I've probably spent more time on Industry Nine's wheels than most other wheelsets out there, and although you can go with a flashy color combination as I have for the Trail 429, I would say that being able to be fashion savvy (or utterly obnoxious) is the least important part of the I9 package.

There are two aspects to these wheels that I see setting them apart from a lot of other options, and that's the high engagement in the rear hub and the stiffness of the wheel build. The high engagement is certainly noticeable in more technical terrain when I find myself "ratcheting" up and over roots and in juicy sections of trail. It's not as apparent when I'm actually riding I9 wheels as it is when I'm back on another set that has less engagement, but it's also noticeable when I'm tired and pedaling squares.


Review X-Fusion Trace 36 HLR Fork
Hopping through roots and rocks and choosing poor lines, but the Trail 270's held strong for me.


One can build a set of I9's up to be really damn stiff. Some people argue that it's too stiff for them but that's ok, not everything is for everyone. I personally find that out of all of the wheels and rim iterations that I9 makes, their Trail wheels work best for me and give a great ride quality that's stiff but not too much so. I can say that I've primarily ridden the 24-hole iteration and in switching to the 32-hole on the back of my Trail 429, I did notice a substantial increase in rigidity, but I also really like the way that the bike handles with that change. The wheels feel confident and planted, power goes to the ground, and I don't feel much flex.

The Trail 270 wheels come across as light and lively, comparable to any other high-end wheelset. Coming from the old I9 Trail 245 wheels, the wider rim profile is nice and helps fatter tires find more traction. I wouldn't run much larger than a 2.5" tire on these, and I9 recommends a 2.2-2.5" tread which encompasses most any "aggressive trail" tire I would currently choose to ride.


The clogless valves are great when the trails are mucky and you need to drop air pressure in the name of traction.



As far as the durability of the rim goes, I've had zero issues with the new Trail 270 after nearly a year of riding on them. I have gone through several other brand's wheelsets in that time, but these haven't as much as dented. I've been riding them in a variety of places ranging from high speed, rocky, and leaf covered singletrack on the east coast, to fast and flowy trails out west.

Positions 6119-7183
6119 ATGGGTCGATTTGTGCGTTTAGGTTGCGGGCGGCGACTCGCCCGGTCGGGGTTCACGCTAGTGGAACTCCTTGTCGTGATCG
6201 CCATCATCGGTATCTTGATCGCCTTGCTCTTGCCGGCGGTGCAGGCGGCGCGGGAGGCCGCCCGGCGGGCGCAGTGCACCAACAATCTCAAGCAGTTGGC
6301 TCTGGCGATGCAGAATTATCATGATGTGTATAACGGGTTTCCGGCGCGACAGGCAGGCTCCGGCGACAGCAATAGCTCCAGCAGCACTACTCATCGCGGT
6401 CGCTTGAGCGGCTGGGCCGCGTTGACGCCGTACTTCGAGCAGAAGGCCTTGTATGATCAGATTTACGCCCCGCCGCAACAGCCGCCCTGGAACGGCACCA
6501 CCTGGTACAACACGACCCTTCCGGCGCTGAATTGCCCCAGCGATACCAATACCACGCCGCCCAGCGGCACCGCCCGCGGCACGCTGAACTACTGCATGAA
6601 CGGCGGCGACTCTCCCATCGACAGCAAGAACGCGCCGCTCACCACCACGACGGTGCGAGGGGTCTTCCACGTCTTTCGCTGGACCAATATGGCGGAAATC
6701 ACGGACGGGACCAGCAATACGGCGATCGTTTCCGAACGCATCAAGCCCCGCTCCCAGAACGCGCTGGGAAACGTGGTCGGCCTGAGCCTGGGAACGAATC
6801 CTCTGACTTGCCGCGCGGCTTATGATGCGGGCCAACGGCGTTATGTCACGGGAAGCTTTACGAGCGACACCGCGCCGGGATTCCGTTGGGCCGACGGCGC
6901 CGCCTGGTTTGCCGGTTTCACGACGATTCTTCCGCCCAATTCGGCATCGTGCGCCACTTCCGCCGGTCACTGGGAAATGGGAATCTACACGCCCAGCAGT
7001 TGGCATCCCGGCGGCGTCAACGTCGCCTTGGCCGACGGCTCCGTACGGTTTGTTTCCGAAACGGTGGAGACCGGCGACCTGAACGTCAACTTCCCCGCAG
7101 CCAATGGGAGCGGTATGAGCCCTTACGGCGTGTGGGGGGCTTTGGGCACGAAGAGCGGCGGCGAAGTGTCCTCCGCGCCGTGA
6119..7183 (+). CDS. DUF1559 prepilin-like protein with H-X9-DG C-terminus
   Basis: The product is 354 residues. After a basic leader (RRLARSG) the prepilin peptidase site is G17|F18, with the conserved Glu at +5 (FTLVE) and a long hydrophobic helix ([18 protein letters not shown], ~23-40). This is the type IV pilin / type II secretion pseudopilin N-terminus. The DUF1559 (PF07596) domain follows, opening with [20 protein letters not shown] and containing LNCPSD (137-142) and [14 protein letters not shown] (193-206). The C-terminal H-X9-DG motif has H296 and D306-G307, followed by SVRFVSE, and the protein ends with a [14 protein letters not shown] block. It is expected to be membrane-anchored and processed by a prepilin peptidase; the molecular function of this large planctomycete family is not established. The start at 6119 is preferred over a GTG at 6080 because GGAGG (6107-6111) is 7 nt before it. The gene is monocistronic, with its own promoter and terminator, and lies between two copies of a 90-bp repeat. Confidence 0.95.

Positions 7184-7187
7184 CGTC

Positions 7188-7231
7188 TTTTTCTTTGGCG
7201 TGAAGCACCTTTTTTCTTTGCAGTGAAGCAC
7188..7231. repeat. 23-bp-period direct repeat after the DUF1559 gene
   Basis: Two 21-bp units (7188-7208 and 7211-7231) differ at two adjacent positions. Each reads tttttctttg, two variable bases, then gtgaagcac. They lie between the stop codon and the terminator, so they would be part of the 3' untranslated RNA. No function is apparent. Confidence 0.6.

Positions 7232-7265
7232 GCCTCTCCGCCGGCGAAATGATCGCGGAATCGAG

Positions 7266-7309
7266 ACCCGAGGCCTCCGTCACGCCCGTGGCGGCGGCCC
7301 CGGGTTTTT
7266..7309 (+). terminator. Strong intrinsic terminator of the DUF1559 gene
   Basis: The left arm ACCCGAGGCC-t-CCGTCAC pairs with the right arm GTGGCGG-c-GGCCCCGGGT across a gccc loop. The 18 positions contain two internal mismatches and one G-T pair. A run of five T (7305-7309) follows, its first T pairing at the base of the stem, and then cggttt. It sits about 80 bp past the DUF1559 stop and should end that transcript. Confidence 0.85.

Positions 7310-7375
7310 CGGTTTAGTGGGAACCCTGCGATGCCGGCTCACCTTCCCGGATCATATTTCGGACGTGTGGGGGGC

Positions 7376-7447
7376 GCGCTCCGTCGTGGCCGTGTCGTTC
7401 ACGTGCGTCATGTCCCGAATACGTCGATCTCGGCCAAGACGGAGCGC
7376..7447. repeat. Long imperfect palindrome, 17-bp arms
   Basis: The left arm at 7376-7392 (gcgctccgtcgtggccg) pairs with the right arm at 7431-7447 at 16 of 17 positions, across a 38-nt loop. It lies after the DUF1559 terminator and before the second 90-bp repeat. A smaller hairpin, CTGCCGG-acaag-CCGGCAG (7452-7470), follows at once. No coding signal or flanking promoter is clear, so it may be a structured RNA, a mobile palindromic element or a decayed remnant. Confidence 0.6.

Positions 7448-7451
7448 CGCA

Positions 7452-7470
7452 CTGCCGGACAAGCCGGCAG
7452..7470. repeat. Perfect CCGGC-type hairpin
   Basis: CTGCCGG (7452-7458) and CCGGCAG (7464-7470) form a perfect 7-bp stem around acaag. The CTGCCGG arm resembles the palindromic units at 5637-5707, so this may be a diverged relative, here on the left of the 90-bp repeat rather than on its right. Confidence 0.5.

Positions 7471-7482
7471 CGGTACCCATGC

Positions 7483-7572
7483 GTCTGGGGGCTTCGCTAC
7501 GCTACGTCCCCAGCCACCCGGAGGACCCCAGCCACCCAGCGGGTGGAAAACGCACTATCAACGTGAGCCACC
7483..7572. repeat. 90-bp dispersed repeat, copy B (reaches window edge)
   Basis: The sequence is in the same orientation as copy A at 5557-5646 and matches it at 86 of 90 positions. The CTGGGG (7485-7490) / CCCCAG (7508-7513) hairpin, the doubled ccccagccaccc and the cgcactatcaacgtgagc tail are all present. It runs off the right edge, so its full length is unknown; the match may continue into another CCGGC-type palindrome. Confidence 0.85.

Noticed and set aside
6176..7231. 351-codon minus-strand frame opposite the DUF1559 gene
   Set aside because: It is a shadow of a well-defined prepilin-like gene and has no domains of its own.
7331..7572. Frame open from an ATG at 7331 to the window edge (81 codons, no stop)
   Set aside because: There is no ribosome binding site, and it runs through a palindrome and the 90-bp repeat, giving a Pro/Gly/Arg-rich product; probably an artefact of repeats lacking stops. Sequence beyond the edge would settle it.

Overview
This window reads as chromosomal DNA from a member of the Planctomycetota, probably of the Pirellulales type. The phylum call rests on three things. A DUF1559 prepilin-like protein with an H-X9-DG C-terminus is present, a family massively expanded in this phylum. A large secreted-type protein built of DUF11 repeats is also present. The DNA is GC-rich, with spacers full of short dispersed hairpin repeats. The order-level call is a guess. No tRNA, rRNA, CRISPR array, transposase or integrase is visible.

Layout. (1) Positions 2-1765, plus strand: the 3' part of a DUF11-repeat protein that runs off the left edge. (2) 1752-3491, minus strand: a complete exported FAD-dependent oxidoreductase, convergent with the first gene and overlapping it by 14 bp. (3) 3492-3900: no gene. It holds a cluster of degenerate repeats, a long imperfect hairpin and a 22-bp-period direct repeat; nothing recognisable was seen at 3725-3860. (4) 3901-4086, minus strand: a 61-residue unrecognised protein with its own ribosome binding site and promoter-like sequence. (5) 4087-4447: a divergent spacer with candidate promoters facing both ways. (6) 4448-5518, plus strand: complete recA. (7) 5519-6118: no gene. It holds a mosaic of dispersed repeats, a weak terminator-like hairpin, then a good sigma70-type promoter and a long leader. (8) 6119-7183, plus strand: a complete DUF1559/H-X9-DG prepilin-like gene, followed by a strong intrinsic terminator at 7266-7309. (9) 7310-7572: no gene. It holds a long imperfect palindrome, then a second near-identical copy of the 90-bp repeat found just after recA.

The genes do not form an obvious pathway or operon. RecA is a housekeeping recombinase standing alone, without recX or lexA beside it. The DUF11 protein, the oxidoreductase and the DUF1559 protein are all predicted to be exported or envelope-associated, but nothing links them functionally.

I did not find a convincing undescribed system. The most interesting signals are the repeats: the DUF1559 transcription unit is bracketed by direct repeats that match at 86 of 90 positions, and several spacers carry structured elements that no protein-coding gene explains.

Issues

As I stated above, I haven't had any issues with the Trail 270 wheels. I9 used to include a valve stem in their builds that had a tendency to clog with sealant, but that has been replaced with a "clog-free" version and so far, so good.

The Trail 270 wheels do have a maximum recommended weight limit of 210 lbs for the 24h and 230 for the 32h. At 150lb, I'm well within that range, but some riders may be more suited to their enduro or DH options.

The one question that I've heard countless times is "What if I break a spoke?" I9 includes a couple of extra spokes with each wheelset, and they're available at many (but certainly not the majority) of bike shops. However, they're not as common as a J-bend spoke, and you can't just cut and thread something to the correct length on your own. That being said, I9's product, in my experience, tends to hold up better than a lot of other wheels.


Pinkbike's Take
bigquotesIndustry Nine have made my go-to wheelset for all-around trail riding with their Trail 270. No, they're not cheap, but being able to easily switch freehub bodies and end caps to make the wheels work on multiple bikes is a plus, and I've seen many wheelsets outlast bikes here in Western NC where the brand has a strong following. Hell, people buy the wheels used, a fact that in and of itself says a lot. The Trail 270 is a strong, lightweight, and precision made wheelset that can be made to stand out from the crowd, but what makes these wheels really great is what goes on inside the hubs.Daniel Sapp







132 Comments

  • + 74
 Measure of sound low to high:

1) airplane
2) earthquake
3) industry Nine hub.
  • + 80
 A loud freehub is only a reminder that you're not pedalling
  • + 22
 Maybe they'll help keep the bears away.
  • + 6
 Profile Hubs are louder
  • + 5
 @IllestT: Which can be a good thing...
  • + 15
 Nothing is better than a silent bike...unless you live where there is tigers. Then I9 all day.
  • + 38
 @motard5: I'm into cougars.
  • + 5
 @zephxiii: better than them being into you....
  • + 1
 How does the sound compare to E thirteens? My E-thirteens are loud but I’ve gotten use to it.